I don't mean just stealing an hour here and there between work, chores, chauffeuring children, worrying about the state of the world. I mean, how do you mentally disconnect from it all and get to your happy reading place?
I'd like to start today's post by asking for a moment's silence for Doris Lessing, the Nobel Prize-winning author of the groundbreaking experimental novel The Golden Notebook, and many, many other fine books. Doris was 94 slipped away peacefully into that dark night. A few years ago, upon learning that she had won the Nobel, the-then 88-year-old's first reaction was: "oh, christ". Yes, a fine writer and thinker indeed, whose influence shall be sorely missed.
Moving on to today's actual blog topic...I was drawn to this article about the biggest heartbreakers in literature. I thought it was a pretty thorough list, but have a few of my own to add. I will also admit to wanting to dabble in writing something a little lighter and more fun after the sad, sad news about Lessing. Trying not to steer away from thoughts of how I'd feel if this was Margaret Atwood.
Josephine March from Little Women
While there were many things to admire about Jo - her love of books, strength of character, quirkiness and determination to forge her own path in life, she still broke Laurie's heart. Her "dear, sweet boy", and inadvertently insulted him as well, by implying that he was shallow and all about the looks: "you'll get over this after a while, and find some lovely, accomplished girl who will adore you, and make a fine mistress for your fine house". Just woman up and tell the boy you don't feel the same way and leave it at that, jeesh! Also...LAURIE, I'LL MARRY YOU AND BE THE MISTRESS OF YOUR FINE HOUSE!
Katniss Everdeen in The Hunger Games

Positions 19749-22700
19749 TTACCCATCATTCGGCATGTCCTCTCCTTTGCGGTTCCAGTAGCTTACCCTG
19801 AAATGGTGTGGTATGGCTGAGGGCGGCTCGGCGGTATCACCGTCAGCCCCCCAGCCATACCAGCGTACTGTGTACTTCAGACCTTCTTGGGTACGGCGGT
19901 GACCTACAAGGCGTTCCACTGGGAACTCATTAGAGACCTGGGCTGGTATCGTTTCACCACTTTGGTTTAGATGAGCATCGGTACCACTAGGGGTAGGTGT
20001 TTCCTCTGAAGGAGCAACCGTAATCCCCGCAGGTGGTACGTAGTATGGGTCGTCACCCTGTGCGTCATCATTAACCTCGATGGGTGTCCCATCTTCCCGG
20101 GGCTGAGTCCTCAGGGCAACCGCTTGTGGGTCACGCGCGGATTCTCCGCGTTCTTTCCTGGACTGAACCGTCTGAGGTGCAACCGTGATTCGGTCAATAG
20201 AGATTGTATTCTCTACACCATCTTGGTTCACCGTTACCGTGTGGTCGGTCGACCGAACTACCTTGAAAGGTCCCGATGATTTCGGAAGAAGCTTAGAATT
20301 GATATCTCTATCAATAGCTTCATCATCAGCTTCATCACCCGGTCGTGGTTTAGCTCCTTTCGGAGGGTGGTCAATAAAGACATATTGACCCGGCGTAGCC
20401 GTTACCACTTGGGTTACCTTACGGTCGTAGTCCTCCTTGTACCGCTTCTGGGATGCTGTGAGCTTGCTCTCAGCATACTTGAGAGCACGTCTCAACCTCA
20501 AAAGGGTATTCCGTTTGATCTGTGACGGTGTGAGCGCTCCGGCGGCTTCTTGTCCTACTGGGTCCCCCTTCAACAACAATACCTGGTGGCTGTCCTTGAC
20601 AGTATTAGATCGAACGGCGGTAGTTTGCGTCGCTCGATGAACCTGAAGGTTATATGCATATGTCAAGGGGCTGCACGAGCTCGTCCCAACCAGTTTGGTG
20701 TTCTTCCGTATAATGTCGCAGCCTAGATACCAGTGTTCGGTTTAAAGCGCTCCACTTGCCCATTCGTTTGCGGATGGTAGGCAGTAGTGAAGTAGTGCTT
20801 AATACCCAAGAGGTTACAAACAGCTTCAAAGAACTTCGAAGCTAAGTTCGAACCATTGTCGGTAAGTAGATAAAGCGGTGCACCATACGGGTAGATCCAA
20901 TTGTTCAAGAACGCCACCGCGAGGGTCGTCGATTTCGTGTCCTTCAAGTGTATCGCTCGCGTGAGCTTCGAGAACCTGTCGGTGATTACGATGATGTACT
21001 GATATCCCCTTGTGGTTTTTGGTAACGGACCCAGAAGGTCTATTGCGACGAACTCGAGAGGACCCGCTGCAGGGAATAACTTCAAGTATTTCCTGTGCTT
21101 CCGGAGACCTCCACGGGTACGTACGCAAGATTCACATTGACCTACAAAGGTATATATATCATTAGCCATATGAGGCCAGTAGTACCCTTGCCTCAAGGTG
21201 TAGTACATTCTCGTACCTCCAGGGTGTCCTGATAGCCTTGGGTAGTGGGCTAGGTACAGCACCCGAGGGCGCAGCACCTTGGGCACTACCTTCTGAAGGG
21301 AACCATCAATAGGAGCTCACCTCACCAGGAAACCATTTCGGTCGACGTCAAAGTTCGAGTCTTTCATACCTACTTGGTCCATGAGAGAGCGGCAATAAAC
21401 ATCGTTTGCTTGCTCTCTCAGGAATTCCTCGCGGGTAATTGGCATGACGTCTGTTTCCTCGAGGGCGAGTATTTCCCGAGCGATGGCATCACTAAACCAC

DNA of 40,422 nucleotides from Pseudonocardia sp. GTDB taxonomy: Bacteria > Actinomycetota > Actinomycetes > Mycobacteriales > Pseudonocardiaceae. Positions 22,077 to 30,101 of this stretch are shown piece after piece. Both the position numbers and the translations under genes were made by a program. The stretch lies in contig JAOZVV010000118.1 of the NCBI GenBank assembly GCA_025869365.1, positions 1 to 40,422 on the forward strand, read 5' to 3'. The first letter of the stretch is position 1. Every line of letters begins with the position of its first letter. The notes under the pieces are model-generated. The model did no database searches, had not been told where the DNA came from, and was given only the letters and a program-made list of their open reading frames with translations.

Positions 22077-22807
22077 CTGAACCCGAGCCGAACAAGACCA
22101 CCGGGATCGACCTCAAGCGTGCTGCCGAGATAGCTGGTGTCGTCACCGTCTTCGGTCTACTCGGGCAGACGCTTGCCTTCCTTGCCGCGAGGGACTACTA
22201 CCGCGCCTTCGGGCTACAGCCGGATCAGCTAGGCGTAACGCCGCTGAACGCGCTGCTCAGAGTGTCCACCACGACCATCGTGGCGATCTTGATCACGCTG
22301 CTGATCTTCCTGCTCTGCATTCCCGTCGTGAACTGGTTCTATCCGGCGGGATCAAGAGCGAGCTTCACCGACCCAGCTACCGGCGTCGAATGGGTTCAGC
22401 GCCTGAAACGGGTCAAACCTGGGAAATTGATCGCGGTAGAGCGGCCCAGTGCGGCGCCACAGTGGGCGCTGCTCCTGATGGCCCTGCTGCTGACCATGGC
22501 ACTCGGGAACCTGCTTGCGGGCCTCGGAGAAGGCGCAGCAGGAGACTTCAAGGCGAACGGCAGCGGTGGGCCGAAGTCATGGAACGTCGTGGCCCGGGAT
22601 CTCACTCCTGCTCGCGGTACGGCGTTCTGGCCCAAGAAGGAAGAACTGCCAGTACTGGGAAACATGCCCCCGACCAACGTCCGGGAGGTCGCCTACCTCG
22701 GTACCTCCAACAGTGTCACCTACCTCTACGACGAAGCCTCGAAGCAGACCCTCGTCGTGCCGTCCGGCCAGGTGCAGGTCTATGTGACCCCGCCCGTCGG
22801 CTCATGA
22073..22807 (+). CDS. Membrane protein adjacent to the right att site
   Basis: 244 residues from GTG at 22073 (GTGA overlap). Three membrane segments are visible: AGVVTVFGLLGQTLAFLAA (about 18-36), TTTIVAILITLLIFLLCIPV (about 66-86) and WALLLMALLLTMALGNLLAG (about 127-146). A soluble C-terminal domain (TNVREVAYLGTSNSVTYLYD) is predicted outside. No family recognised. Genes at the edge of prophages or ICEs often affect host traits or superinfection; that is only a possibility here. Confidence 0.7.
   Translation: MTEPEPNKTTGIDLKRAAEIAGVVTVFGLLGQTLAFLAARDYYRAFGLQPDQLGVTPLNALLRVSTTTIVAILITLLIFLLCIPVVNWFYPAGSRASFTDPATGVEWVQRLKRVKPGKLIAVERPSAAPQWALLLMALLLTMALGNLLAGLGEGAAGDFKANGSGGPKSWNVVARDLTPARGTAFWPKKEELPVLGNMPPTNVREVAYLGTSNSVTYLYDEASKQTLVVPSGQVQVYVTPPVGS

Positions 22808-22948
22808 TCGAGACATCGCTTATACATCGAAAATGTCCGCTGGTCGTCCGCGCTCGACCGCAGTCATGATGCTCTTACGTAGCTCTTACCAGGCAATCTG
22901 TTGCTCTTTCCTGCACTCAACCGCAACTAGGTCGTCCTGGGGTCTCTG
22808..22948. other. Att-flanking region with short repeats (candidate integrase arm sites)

Putting aside Team Peeta or Team Gale for a moment...Katniss rejected Gale for totally douchey reasons! He wasn't her sister's keeper. She also blew hot and cold with him throughout the series, playing the ultimate game of "come here, now go away", what with the kisses and letting him take a beating for her, but ultimately running off with Peeta because she believes they're too similar. She should have taken Pa Gerald's advice from Gone With the Wind, when he tells Scarlett, "like must marry like, or there will be no happiness".
There have been a fair few Shakespearean heartbreakers, but none bigger than Othello. Our favourite Moor killed his wife because he suspected her of having an affair. His iron-clad proof? A handkerchief. For crying out...! Desdemona defied her family and ultimately society to marry for love, and her reward was to be physically abused by her husband in public, then smothered in bed.
I have always thought holiday gift guides were lame. It's not that I don't appreciate some inspiration on what I can get that cousin of a friend of a friend for Christmas - but that the entire idea has been co-opted by advertisers.
Seriously, advertisers and marketers LOVE holiday gift guides. They cottoned on early to the fact that people are inexplicably drawn to lists. If you don't believe me, just look around the internet. Top 10 this, top 5 that, 18 reasons this, 25 ways that, and so on...
I'm not entirely opposed to being sold things. It's how people make a living, and there's a shameful part of me that thrives on consuming. I spend an inordinate amount of time browsing for clothes and literary treasures online. I have my eye on several books, an iPad cover that looks like a book, literary quote t-shirts, and a reading light shaped like a lantern.
So in that spirit, whenever I'm asked about what books I would recommend people buy for their loved ones for [insert celebration here], I now say "don't buy them a book".